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A Dream of Kings (1969)


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{font:Calibri}One of the discoveries from SUTS was A DREAM OF KINGS (1969, Daniel Mann), which is set in Chicago and based on a novel by Harry Mark Petrakis. Anthony Quinn plays a kind of Zorba the Greek-American role: he’s poor, unemployed and a gambler, but remains incurably optimistic, even when his beloved young son develops a fatal illness. All the boy needs is a trip to the ancestral village on the slopes of Mt. Olympus, so his father is determined to raise the money one way or another. This will affect his relationships with his wife (Irene Papas), the widow he wants as his mistress (Inger Stevens, in the last film before her suicide), and his gambling buddies. According to Mann’s widow, this was his favorite among his films.{font}

 

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{font:Calibri}The film has the sludgy look common to its time, lots of brown with green and yellow, but the script and the performances are first-rate. Quinn is perfectly cast, and both Irene Papas and Sam Levene, as one of his cronies, have big scenes which seem gut-wrenchingly real. The drunken and sick Levene says, “If you were not my friend, I would not believe I exist.” The early scene with Quinn in his BVDs (OK, maybe this isn’t a selling point) and an angry Irene Papas is another impressive scene, as is the late scene where Papas finally unloads her frustrations. Maybe it’s because of seeing this film so soon after A GUY NAMED JOE, but I really appreciated the way Quinn takes the supporting role to Levene and Papas in their big moments. This film covers some of the same ground as Cassavetes’ HUSBANDS, but to me A DREAM OF KINGS seems as real as HUSBANDS seems false; I know others feel differently.{font}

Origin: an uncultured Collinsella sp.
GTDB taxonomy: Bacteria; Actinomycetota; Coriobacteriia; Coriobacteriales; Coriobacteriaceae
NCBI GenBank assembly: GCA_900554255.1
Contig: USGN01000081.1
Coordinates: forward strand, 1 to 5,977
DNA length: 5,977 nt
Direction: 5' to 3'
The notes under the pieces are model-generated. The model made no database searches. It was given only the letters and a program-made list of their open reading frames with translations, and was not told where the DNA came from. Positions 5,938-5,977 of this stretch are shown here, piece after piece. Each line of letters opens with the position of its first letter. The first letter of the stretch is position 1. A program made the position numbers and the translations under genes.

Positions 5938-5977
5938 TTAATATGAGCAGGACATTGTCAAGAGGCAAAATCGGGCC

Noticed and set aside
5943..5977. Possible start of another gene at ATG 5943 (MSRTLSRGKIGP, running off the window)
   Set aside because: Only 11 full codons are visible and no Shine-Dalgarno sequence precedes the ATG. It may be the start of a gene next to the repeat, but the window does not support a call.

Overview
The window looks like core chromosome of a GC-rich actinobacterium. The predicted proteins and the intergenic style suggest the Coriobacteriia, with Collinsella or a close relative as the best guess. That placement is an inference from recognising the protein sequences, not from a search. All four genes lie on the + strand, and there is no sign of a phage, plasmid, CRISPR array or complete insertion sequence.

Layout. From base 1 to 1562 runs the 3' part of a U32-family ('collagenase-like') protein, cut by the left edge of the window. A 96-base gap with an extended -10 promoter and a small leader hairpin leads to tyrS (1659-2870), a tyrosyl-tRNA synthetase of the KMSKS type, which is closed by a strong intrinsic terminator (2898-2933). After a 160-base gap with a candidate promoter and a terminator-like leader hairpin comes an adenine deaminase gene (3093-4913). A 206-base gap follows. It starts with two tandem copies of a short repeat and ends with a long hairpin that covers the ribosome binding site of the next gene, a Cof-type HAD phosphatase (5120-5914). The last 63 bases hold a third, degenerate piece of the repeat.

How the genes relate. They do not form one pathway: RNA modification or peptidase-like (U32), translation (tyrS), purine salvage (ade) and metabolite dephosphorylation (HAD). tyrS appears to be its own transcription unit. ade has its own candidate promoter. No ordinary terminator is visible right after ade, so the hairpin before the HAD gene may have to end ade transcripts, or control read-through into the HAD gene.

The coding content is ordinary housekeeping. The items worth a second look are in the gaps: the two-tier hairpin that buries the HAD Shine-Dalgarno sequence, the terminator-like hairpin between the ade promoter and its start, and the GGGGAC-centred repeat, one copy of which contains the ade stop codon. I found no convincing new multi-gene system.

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{font:Calibri}Daniel Mann is one of the those directors I don’t have a handle on, and I’ve been known to confuse him with Delbert Mann, if not Anthony Mann. I remember thinking ADA was unimaginatively directed, and perhaps also THE ROSE TATTOO. Mann did direct three stars to Best Actress Oscars—Shirley Booth, Anna Magnani, Elizabeth Taylor. Susan Hayward thought he helped her to her best performance in I’LL CRY TOMORROW. I liked ABOUT MRS. LESLIE, thought BUTTERFIELD 8 was much better than expected, and liked the 150-minute miniseries PLAYING FOR TIME (1980), his last film. Because A DREAM OF KINGS is so strong, maybe TCM should explore some of the other recesses of his oeuvre like THE MOUNTAIN ROAD, one of James Stewart’s most obscure films, or JUDITH, one of Sophia Loren’s most obscure films. A DREAM OF KINGS was unfortunate to be released in the 60s, a decade where there was almost no interest in the immigrant experience. In 1969 nothing mattered except young vs. old.{font}

 

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I recorded it and have since watched it. It was good, though often I felt like I was watching Zorba, the Greek transplanted to NYC. All 3 leads were very good (though Quinn could act this type of role in his sleep). Inger does have a brief nude scene........

 

 

I get the 3 Manns mixed up also (Daniel, Anthony and Delbert!)

 

Edited by: Hibi on Sep 5, 2012 2:31 PM

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